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  • Writer's pictureMartyn Wakefield


Dir. James Whale

Reviewer. Martyn Wakefield

The Godfather of horror, James Whale's FRANKENSTEIN is by now a well known cinematic piece of history. Mary Shelley's novel adapted in full feature length glory, still has huge credit for creating THE look of the monster. Despite being full of horrific scenes that leave more to burden your brain than your eyes, the true horror here is of the madness that creates life and abandons it when it doesn't work well.

Even more horrific, is the heartfelt connection the monster makes with a local child who sadly drowns causing the townsfolk to hunt him down. Between this and Igor's mis-treatment, the monster is truly the victim and the films title character is actually the monster.

While Frankenstein himself is only the catalyst of events that follow, it's a really subtle nuance of evil that he creates a living being with little meaning other than self importance and glorification. What Whale managed to unlock was not only the horror of the Monster but of humanity and taking into account his personal struggles and themes later expressed through THE BRIDE OF FRANKENSTEIN, this is a film as much for today as it was in 1931.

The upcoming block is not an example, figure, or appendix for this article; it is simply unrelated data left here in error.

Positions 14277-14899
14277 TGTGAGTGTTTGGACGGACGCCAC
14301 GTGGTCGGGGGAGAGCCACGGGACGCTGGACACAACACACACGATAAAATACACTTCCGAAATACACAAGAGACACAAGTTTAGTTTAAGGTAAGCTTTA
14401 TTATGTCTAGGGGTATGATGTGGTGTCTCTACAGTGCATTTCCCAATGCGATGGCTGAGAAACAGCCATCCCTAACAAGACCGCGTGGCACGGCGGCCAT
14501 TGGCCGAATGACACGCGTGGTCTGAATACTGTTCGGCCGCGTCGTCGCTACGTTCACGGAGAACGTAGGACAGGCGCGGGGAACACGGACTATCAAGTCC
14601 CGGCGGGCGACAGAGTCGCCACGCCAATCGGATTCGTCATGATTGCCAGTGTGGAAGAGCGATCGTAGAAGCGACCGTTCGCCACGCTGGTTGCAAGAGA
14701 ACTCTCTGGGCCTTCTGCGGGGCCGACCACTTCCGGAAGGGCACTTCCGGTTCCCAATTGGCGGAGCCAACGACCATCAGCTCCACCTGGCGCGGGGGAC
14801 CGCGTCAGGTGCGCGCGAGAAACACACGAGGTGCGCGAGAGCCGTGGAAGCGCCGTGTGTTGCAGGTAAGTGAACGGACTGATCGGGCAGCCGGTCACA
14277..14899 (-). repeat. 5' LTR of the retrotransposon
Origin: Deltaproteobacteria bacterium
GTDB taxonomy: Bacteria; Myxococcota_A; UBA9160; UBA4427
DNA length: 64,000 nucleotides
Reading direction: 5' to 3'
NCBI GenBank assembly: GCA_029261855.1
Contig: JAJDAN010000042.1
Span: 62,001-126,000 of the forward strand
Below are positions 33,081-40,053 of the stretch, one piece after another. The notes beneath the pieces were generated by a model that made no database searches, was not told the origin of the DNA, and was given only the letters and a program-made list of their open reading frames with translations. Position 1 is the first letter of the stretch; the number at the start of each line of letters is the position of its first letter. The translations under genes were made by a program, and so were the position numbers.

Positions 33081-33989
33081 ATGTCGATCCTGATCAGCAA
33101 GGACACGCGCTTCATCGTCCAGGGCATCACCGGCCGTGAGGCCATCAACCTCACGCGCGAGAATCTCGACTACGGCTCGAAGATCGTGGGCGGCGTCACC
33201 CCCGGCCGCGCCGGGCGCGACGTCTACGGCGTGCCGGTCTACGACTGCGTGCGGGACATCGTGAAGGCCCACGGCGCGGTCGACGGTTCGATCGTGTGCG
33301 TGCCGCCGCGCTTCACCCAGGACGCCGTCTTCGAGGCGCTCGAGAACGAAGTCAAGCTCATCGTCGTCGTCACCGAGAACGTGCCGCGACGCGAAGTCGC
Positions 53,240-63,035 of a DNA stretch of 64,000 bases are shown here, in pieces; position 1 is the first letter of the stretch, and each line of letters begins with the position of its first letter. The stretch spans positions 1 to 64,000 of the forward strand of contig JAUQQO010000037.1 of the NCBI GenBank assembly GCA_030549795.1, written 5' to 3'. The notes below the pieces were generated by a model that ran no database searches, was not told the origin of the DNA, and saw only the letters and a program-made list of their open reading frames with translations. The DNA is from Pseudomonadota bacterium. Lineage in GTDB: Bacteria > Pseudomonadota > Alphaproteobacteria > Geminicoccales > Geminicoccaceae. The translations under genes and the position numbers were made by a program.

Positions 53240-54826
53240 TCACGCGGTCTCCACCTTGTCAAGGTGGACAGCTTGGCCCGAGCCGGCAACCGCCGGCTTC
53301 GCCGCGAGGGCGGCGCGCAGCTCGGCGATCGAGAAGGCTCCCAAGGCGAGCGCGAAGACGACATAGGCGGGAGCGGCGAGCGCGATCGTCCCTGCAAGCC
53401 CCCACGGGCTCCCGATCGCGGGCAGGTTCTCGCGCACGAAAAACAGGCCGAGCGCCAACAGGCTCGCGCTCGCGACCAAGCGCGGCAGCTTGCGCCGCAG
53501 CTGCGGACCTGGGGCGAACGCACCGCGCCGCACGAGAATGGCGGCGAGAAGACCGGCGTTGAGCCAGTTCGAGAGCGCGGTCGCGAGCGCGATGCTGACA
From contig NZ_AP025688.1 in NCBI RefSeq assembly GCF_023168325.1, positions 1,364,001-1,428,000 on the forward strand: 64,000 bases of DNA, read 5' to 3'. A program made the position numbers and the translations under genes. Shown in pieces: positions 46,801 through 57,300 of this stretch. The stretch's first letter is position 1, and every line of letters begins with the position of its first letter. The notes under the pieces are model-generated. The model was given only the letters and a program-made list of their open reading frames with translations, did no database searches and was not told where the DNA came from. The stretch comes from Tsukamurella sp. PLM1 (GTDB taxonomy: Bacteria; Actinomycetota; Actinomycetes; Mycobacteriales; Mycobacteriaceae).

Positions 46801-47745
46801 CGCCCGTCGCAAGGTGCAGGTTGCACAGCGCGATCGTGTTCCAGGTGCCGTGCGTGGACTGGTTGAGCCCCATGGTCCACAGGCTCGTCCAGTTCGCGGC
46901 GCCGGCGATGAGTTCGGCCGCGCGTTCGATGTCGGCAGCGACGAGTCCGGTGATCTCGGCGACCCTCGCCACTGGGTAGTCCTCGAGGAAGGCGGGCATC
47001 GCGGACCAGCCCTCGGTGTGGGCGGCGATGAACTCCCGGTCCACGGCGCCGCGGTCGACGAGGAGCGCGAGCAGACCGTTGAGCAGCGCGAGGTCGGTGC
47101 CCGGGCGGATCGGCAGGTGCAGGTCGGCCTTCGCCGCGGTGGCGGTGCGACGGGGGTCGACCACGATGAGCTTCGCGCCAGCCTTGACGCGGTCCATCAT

Opening with a grave digging scene, the tone is really set that under the covers of darkness and away from prying eyes, true evil takes place, not of the supernatural, but that of humanity. Victor Frankenstein's pursuit not only estranges his wife and colleagues but isolates him into his own sense of security.

Dispute the layers of make-up, Boris Karloff doesn't hammer the fear of the monstrous creature and really brings the fear down to insecurities of humanity, mob culture and general lack of wanton to understand others. A film with many layers that is so much more than a creature feature but one that still does not avoid the genre.

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